We continued to climb, and even though my pack was already heavy, somehow on the next few breaks I ended up with other peoples crap. Either because they packed so poorly, or because they were falling back so much that by the time they reached the group again, the break was over.
The further we climbed the more people were falling back from altitude sickness. In the end, our total climb would take us over 3600 meters. (12,000 feet) Clouds were rolling in, and bits of rain and hail started to fall. This is typical for the mountains here, and none of the guides seemed to be worried.
Starting our climb around 9 am, we finally completed it at 3:30 that afternoon. After about 9 kilometers, Volcan Fuego was now at a parallel view to our camp.
Exhausted and thirsty, I needed to setup my tent, but no sooner that we got there did an ominous black cloud come rolling on top of our camp. Harriet helped me set up the tent as small balls of hail started to accumulate on the ground with increasing volume. By the time we laid out the ground cloth it was completely covered in hail. Getting the tent up quickly was becoming critical. I only had moments to put on my rain gear before nature started to unleash it’s fury. Volcan Fuego, which was only 6 kilometers away, direct line, was no longer visible. The hail started falling harder and harder as we climbed into the tent. I felt like Indian Jones diving under a closing passageway.
(two hours after our arrival)
Lighting and thunder were at our door step, and the hail became stronger. My tent was giving all she had to keep us dry and safe. Pushing on the roof to relief the weight of the accumulating hail was necessary as I did not have time to properly guy out the tent lines. Harriet and I were in awe by the violence of the storm passing through. The only thing to take our minds off of what was happening was the tenacious gas that I was passing inside the tent. It hit Harriet like a Mike Tyson punch. She contemplated throwing herself down the mountain and risking her life in the elements rather than to succumb to another vicious flatus attack.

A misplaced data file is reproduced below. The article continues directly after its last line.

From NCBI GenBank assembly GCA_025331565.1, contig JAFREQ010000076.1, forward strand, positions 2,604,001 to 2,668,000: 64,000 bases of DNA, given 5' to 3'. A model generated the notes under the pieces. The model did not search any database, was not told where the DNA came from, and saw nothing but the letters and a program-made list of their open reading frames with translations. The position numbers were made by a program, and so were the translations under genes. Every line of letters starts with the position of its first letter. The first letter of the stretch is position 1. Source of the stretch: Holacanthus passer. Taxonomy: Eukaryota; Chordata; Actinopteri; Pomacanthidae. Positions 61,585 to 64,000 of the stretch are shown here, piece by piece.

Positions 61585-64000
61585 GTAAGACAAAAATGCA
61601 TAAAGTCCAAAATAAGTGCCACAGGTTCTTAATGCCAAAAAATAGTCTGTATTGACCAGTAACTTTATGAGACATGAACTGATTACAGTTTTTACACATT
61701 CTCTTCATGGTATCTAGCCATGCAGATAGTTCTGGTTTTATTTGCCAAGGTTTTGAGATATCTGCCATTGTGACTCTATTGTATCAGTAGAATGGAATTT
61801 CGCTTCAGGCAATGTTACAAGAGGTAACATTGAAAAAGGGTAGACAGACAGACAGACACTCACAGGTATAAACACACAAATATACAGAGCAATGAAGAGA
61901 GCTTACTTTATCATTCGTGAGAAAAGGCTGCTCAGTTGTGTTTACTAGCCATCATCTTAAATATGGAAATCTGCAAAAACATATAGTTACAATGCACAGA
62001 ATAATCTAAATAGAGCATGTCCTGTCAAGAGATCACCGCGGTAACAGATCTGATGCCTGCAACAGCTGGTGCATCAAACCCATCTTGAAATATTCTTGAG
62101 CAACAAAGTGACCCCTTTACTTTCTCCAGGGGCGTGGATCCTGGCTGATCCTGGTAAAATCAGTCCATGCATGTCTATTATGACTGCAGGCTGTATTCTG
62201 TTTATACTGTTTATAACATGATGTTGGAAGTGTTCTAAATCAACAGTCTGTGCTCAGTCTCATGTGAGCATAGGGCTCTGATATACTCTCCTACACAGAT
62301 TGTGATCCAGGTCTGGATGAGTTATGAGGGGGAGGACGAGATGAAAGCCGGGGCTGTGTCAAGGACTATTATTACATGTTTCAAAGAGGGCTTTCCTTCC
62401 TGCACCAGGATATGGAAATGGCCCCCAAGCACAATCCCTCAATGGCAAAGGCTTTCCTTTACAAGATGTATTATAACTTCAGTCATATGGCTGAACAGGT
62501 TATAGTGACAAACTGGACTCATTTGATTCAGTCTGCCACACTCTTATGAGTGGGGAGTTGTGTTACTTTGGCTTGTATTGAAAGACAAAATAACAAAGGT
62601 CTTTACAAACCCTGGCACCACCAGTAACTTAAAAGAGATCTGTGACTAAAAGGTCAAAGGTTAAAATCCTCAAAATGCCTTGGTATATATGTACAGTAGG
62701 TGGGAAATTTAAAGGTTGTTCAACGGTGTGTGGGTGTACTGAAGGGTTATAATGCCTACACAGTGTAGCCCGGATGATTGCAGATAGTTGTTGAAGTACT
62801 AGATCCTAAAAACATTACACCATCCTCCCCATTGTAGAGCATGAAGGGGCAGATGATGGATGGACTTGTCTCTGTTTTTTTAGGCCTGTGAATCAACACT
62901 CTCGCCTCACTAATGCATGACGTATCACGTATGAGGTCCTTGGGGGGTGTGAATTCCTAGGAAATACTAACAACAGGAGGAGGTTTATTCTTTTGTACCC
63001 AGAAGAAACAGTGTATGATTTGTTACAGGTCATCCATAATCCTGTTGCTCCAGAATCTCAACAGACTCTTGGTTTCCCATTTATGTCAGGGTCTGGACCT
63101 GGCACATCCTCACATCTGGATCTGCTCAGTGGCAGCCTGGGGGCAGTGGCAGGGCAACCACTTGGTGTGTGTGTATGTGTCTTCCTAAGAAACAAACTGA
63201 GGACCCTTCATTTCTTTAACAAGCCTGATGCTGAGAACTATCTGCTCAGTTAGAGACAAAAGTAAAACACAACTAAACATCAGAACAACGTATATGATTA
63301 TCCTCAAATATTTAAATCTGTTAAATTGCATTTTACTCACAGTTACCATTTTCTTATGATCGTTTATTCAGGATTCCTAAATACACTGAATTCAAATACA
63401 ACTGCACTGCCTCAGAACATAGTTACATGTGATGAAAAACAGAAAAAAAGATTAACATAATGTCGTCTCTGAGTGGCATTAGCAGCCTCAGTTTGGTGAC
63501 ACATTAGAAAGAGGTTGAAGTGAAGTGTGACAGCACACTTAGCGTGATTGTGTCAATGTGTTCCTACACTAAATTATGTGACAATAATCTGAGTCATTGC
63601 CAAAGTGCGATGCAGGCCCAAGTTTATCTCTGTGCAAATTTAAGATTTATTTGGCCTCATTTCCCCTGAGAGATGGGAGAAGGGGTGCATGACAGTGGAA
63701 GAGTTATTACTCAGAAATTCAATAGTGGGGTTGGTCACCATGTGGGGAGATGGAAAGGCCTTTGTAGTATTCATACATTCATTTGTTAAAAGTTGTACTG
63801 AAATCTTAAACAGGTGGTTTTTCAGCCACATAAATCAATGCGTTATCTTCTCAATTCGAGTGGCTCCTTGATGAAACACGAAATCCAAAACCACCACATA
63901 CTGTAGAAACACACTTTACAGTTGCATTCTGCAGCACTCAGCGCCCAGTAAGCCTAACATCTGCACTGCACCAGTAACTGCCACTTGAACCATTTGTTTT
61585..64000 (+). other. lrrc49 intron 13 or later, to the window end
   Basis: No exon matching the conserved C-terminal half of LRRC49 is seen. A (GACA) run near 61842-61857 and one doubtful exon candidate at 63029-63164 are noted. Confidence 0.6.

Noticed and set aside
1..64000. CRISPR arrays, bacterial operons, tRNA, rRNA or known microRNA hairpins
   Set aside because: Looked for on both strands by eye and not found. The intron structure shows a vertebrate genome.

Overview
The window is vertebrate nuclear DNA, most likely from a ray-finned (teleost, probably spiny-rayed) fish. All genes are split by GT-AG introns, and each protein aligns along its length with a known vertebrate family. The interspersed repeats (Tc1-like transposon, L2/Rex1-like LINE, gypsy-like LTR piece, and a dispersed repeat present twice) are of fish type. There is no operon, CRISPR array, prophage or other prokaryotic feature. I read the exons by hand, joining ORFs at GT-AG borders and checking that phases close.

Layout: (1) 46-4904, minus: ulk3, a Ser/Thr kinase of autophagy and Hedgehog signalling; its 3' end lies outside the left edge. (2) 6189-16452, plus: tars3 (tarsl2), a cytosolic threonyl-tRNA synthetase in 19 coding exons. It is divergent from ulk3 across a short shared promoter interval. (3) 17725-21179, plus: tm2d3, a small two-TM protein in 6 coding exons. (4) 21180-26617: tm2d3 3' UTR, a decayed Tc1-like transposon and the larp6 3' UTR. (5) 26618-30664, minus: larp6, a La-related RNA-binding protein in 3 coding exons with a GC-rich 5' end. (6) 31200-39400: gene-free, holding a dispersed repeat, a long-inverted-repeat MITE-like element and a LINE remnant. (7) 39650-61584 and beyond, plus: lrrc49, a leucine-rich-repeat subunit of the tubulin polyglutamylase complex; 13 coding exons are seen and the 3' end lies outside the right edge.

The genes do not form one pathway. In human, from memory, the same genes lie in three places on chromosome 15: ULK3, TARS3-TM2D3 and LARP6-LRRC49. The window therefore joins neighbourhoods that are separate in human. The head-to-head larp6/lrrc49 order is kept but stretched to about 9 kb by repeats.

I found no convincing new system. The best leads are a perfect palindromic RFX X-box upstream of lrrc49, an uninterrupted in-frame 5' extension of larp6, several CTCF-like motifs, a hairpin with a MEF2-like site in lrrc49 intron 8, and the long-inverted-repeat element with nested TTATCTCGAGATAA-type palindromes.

The storm finally passed, and movement slowly started to return around the camp. The tour organizer had written to us with a packing list. Thermal layers, winter hats, gloves, rain jacket and trousers, scarfs, etc. All these things, none of the guides had. They were wet, cold and slowly slipping into hypothermia. Our group gave them every stitch of extra clothing we had, but it wasn’t going to be enough. Looking onto the horizon, we could see the sky was clearing, and the temperatures were going to fall rapidly along with the waning daylight.
(What I came for, but never saw. PHOTO courtesy of Philip Berini, https://www.motophil.ch/